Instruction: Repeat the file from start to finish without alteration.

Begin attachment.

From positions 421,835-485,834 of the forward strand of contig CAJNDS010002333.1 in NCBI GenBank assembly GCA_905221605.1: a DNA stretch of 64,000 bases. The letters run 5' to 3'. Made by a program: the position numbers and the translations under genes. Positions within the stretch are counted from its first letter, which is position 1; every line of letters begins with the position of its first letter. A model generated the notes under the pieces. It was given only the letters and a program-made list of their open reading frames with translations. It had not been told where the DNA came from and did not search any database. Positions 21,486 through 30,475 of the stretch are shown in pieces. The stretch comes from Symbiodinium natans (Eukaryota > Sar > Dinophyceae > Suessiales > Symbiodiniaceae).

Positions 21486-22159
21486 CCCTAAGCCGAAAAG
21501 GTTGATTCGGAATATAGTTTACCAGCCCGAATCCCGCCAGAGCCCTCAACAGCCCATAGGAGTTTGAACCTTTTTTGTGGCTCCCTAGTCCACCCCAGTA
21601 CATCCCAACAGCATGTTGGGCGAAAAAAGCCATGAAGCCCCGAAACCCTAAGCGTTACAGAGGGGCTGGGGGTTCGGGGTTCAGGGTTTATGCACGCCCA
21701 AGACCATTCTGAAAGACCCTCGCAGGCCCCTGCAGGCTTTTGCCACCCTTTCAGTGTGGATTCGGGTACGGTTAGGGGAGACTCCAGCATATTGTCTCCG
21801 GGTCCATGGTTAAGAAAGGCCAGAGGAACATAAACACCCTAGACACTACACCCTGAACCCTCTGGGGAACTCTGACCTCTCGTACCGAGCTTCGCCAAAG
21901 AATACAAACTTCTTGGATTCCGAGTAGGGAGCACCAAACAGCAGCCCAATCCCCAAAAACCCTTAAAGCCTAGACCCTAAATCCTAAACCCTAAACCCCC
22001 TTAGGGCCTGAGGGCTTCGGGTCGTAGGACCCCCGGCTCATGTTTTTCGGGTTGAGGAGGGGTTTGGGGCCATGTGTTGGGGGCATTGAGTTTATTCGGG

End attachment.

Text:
From positions 421,835-485,834 of the forward strand of contig CAJNDS010002333.1 in NCBI GenBank assembly GCA_905221605.1: a DNA stretch of 64,000 bases. The letters run 5' to 3'. Made by a program: the position numbers and the translations under genes. Positions within the stretch are counted from its first letter, which is position 1; every line of letters begins with the position of its first letter. A model generated the notes under the pieces. It was given only the letters and a program-made list of their open reading frames with translations. It had not been told where the DNA came from and did not search any database. Positions 21,486 through 30,475 of the stretch are shown in pieces. The stretch comes from Symbiodinium natans (Eukaryota > Sar > Dinophyceae > Suessiales > Symbiodiniaceae).

Positions 21486-22159
21486 CCCTAAGCCGAAAAG
21501 GTTGATTCGGAATATAGTTTACCAGCCCGAATCCCGCCAGAGCCCTCAACAGCCCATAGGAGTTTGAACCTTTTTTGTGGCTCCCTAGTCCACCCCAGTA
21601 CATCCCAACAGCATGTTGGGCGAAAAAAGCCATGAAGCCCCGAAACCCTAAGCGTTACAGAGGGGCTGGGGGTTCGGGGTTCAGGGTTTATGCACGCCCA
21701 AGACCATTCTGAAAGACCCTCGCAGGCCCCTGCAGGCTTTTGCCACCCTTTCAGTGTGGATTCGGGTACGGTTAGGGGAGACTCCAGCATATTGTCTCCG
21801 GGTCCATGGTTAAGAAAGGCCAGAGGAACATAAACACCCTAGACACTACACCCTGAACCCTCTGGGGAACTCTGACCTCTCGTACCGAGCTTCGCCAAAG
21901 AATACAAACTTCTTGGATTCCGAGTAGGGAGCACCAAACAGCAGCCCAATCCCCAAAAACCCTTAAAGCCTAGACCCTAAATCCTAAACCCTAAACCCCC
22001 TTAGGGCCTGAGGGCTTCGGGTCGTAGGACCCCCGGCTCATGTTTTTCGGGTTGAGGAGGGGTTTGGGGCCATGTGTTGGGGGCATTGAGTTTATTCGGG